Predicting the province’s energy future is not an exact science. New technology will change the relative advantages of our different energy sources. Greater attention to conservation could further shrink demand. At the same time, massive developments like the “Ring of Fire” mineral find in Northern Ontario and a slow renaissance in manufacturing could increase demand.

Saving billions by not investing in new nuclear plants is supported by the best available analysis. With that decision made, the minister should shift his attention to containing future energy costs for consumers and business.

Rest of article here:

Also this interesting graph from the UK.

Read the rest of this article here:

Zoomer Radio AM 740 Wednesday (TODAY) at 11:15 am with Goldhawk GAS Safety Issues and Wind Projects

Anne and Ed Fairfield will be interviewed by Dale Goldhawk on his “Fight Back” Show today, please join the call!  They will be discussing their recent letter to Kathleen Wynne and her Ministers, the MOE Director Vic Schroter, Tim Hudak and Brian Treble.

This is about a Gas Well situation on Sixteen Road that was properly installed many years ago near the Road Allowance.  Now the HAF Wind Energy Project wants to bury the Electrical Collector Line within 5 metres of one Gas Well.  The MNR Policies and Regulations say that nothing should be installed within 75 m of a Gas Well, and the proponents have no Engineer’s Report (required) to say otherwise, nor were they asked to produce one.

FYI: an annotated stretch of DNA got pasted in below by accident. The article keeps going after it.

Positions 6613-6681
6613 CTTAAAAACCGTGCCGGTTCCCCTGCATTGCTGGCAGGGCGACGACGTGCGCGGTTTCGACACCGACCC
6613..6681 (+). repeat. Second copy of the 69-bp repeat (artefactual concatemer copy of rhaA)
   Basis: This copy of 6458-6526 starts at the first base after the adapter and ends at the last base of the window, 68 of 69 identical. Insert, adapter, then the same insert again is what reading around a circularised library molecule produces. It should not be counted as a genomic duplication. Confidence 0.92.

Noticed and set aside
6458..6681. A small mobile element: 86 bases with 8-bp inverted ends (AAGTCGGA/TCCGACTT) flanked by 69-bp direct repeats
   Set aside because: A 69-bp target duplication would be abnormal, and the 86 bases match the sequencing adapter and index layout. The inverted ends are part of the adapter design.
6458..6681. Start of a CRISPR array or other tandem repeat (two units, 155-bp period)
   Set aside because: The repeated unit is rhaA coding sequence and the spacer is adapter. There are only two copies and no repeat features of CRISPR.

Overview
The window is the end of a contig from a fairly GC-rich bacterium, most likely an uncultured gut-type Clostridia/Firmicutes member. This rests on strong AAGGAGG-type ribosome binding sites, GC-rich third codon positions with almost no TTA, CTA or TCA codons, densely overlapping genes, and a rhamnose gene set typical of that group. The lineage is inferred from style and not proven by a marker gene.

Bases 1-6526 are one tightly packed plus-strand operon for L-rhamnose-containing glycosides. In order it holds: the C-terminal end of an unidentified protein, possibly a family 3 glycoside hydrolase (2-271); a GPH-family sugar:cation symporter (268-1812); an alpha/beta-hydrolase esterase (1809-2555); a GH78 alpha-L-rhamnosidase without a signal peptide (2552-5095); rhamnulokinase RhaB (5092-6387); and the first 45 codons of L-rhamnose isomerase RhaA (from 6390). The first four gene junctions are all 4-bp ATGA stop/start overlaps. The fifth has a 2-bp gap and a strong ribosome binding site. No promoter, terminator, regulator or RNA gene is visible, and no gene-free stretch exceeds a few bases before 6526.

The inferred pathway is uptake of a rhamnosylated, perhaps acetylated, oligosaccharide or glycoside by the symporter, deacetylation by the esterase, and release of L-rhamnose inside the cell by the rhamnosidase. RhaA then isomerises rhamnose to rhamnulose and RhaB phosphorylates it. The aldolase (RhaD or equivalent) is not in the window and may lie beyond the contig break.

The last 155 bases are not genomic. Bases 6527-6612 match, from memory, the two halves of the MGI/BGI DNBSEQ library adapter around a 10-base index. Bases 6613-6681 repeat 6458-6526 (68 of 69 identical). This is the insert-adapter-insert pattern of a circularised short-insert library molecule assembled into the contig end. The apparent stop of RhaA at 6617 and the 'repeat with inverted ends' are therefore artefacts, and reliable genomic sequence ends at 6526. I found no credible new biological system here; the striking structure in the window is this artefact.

The problems are these:

This case has reached the point where the Health and Safety of a very densely populated rural area of West Lincoln and Hamilton is threatened if no immediate action is taken.  There are 244 homes and families (not just receptors) within 2 km of these 5 Industrial Wind Turbines.

 Members of our community have told the MOE last year in the Commenting Process about our Gas Wells concern, yet the proponents and the Ministries granting Approval have not been held to account.

 Non-commercial natural gas may be odorless, tasteless, and colourless.  A private Gas Well may also produce gas containing Hydrogen Sulphide, which is poisonous and should be treated with caution  It is fatal to humans in small concentrations and causes rapid corrosion of pipes.

 These Gas Well pipes are very old, and do not need to be corroded any more.  They also connect to a house.   When we can smell sulphur at our water taps, it is a good indication that Hydrogen Sulphide is around.

 The very fact that we have Gas Wells in West Lincoln, and most of us rely on our Water Wells, indicates to us that we have a very short term problem now and a longer term problem ahead with Fracking for the Gas.

 Tune in and call in with your questions or concerns to 1-866-740-4740 or 1-416-30-0740 to Dale Goldhawk on Zoomer Radio Am 740 after 11 a.m.